Paper #1: Aristotle
Choose one idea or concept central to Aristotle’s ethics that interests you, or confuses you, or
arouses wonder in you, etc.—something that you care about.
Explain it as thoroughly and precisely as you can, staying close to Aristotle’s text (using his
terminology, following his reasoning, etc.).
“For Aristotle, what is ______?” You might also imagine that what you are trying to do is teach
someone what Aristotle means when he uses this idea/concept.
Monday, February 13th in class
3 full pages of text (i.e., 3 complete pages of text, not three sheets of paper)
12-point font (of your choice, but nothing difficult to read, please)
Make sure your paper utilizes terminology and concepts appropriate to Aristotle. As we have already
seen in the case of Aristotle, philosophical theories tend to contain language whose specific
meaning is rooted in the theory itself—think about how much Aristotle’s notion of virtue depends on
the concept of energeia, “being-at-work, for instance.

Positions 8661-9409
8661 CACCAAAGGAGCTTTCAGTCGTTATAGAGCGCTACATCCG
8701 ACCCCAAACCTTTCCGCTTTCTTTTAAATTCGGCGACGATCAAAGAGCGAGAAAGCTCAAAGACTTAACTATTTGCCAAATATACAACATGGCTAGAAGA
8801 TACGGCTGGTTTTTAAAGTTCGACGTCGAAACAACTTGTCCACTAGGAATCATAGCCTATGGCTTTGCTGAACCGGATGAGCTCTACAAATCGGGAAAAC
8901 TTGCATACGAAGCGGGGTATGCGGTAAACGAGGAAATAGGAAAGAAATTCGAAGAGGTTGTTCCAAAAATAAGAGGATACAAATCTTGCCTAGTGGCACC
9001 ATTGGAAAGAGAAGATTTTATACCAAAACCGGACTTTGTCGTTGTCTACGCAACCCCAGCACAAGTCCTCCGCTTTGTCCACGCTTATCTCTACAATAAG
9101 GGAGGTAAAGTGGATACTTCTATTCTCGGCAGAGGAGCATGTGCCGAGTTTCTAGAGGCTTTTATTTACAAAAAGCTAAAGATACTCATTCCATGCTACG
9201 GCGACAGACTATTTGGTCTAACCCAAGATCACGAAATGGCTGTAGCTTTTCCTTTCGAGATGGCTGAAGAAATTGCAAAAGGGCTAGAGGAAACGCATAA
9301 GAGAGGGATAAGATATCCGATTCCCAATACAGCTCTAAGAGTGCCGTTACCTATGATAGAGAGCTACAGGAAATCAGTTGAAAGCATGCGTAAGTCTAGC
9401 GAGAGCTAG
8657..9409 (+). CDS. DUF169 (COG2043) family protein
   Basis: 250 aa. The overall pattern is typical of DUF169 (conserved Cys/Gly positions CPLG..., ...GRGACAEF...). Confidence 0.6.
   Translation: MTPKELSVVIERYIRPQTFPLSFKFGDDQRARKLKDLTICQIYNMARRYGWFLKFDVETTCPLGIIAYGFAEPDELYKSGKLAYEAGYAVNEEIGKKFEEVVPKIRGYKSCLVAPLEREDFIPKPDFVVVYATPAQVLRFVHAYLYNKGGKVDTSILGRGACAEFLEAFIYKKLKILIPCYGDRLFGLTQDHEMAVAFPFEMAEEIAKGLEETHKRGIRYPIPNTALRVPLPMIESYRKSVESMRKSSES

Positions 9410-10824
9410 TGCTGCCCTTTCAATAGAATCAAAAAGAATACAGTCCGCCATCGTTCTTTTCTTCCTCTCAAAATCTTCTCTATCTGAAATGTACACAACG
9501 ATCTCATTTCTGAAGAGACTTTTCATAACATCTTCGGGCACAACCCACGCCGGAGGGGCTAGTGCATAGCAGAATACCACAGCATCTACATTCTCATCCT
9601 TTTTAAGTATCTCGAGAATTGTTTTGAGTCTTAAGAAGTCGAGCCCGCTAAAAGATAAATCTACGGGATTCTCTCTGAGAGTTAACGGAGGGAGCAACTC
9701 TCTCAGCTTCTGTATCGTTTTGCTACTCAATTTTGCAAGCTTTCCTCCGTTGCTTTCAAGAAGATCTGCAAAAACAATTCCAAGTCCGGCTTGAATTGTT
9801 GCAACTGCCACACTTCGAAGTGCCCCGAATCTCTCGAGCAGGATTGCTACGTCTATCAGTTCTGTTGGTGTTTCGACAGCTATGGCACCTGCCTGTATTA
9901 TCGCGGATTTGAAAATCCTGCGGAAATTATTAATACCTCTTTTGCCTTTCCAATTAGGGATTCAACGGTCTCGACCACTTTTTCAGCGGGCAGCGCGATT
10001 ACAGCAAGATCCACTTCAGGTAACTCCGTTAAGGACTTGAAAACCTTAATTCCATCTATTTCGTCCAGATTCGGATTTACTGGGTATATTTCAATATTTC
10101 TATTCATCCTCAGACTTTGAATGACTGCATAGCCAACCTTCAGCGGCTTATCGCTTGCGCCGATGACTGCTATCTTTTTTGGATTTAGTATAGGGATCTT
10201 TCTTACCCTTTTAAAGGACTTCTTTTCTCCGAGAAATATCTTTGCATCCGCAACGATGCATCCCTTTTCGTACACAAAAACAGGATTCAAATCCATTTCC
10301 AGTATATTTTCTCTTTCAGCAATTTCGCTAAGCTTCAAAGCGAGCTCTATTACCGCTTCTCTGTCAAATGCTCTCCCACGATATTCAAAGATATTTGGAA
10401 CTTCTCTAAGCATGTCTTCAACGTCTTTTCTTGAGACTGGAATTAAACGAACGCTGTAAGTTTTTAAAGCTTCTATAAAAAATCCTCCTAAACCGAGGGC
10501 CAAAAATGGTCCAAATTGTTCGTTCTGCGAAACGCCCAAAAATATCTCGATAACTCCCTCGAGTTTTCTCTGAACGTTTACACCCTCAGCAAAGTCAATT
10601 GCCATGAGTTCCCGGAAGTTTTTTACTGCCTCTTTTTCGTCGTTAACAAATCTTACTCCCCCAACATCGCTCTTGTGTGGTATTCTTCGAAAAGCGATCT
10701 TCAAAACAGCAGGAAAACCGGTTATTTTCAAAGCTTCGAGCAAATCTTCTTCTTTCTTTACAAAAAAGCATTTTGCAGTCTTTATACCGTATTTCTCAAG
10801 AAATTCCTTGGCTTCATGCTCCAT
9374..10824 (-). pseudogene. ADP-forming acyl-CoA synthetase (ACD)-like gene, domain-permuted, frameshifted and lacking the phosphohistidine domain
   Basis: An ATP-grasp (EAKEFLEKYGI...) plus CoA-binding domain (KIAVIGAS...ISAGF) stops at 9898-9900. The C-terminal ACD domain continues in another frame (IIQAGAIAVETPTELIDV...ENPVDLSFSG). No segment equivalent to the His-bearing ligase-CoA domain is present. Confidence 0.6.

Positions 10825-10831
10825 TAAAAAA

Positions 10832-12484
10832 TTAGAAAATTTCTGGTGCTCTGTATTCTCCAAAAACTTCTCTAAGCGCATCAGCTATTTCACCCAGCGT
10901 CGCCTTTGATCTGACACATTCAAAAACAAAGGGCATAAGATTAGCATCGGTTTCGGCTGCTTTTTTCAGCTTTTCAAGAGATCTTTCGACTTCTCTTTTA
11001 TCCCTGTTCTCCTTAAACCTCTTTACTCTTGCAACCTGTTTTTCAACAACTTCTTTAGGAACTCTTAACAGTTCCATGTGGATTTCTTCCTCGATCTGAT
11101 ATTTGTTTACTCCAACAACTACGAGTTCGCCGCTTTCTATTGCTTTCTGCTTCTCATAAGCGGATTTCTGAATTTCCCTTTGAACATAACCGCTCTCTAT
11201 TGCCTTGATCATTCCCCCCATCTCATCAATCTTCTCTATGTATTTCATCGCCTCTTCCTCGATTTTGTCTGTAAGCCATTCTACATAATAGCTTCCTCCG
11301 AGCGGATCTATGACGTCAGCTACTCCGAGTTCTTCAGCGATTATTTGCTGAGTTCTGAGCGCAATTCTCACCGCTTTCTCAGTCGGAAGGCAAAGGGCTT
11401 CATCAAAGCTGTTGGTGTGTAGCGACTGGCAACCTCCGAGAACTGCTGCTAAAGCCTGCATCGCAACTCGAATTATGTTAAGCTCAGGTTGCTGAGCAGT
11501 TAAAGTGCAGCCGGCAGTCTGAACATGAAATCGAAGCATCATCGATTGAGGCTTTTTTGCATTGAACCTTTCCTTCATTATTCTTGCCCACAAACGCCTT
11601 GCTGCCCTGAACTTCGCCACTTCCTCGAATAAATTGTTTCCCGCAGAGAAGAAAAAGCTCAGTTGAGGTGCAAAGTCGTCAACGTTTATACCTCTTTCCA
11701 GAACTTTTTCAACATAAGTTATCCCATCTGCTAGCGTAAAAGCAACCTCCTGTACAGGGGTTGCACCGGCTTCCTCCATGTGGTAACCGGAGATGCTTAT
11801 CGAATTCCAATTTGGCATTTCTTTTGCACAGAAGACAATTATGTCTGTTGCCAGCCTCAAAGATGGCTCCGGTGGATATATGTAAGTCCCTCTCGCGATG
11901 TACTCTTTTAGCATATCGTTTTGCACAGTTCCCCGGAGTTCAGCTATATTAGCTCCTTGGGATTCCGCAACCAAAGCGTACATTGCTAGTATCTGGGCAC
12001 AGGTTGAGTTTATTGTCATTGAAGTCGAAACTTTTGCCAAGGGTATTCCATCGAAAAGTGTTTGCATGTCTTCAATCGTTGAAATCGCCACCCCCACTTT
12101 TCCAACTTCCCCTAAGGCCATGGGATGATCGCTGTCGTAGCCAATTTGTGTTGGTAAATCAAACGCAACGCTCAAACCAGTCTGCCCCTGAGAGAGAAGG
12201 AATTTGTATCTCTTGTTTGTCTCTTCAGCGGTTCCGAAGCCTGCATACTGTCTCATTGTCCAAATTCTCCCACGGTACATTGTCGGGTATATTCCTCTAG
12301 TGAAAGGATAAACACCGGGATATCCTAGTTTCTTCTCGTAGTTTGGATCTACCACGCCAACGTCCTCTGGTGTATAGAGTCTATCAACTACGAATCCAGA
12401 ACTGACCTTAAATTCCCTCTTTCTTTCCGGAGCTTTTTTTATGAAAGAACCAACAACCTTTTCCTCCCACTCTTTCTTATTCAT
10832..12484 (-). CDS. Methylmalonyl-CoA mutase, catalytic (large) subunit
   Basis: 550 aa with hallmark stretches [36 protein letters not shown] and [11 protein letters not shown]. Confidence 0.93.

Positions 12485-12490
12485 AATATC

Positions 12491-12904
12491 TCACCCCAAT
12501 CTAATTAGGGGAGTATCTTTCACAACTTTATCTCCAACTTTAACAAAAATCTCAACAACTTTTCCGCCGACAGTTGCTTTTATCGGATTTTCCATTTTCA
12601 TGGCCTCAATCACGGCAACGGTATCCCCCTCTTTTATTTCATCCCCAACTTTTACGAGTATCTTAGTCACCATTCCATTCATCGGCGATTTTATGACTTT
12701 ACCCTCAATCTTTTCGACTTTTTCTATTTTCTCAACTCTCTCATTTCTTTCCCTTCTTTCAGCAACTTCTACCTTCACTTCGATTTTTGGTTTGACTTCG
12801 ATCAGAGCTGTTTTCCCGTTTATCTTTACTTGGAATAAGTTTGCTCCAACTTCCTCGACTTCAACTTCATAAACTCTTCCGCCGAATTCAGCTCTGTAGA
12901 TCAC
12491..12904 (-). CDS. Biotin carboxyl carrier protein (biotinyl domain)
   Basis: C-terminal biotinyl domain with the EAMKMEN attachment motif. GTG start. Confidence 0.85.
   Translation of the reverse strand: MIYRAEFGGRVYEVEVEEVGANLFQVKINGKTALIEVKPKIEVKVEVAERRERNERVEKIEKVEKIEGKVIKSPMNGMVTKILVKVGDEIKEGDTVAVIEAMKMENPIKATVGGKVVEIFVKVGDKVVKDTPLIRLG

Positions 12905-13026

Philosophical writing and reflection needs to be attentive to the specific weight that concepts
have, and work that concepts do, within a philosopher’s thinking. You are expected to show this
kind of attention as you write about Aristotle.
I expect you to use the text, which means: offer quotes from the text that support your
explanation. Please simply cite parenthetically within the body of your text (no footnotes), using
the title and proper pagination (marginal pagination for Aristotle—e.g.: Nicomachean Ethics,
Since most students seem to be completely oblivious when it comes to in-text, parenthetical
citations, here is a paradigm to follow, in terms of grammar and punctuation:
…Aristotle says, “to be virtuous is simply to be what a human ought to be” (Nichomachean Ethics,
1150a). [not a real quote, though it is thoroughly Aristotelian]
The quotation marks designate only the quoted text, and the period goes at the end of the sentence,
after the parentheses. This is a rule that far too many students do not know and/or follow. (And
periods and commas go inside double-quotation marks).
**YOU ARE NOT ALLOWED TO USE OR CITE OUTSIDE SOURCES**
I will be grading these papers with an eye toward their presentation, which includes grammar,
syntax, spelling, punctuation, etc.
Likewise, I am looking for you to strive to articulate yourself clearly and with precision.
Admittedly, this is not an easy task when it comes to philosophical issues—it takes practice and
effort. I don’t expect any of you to be the next Aristotle, but I am looking to see genuine effort
to really grapple with the text, make important connections, follow the movement of its thinking,
and attempt to offer an explanation that goes beyond a superficial reading.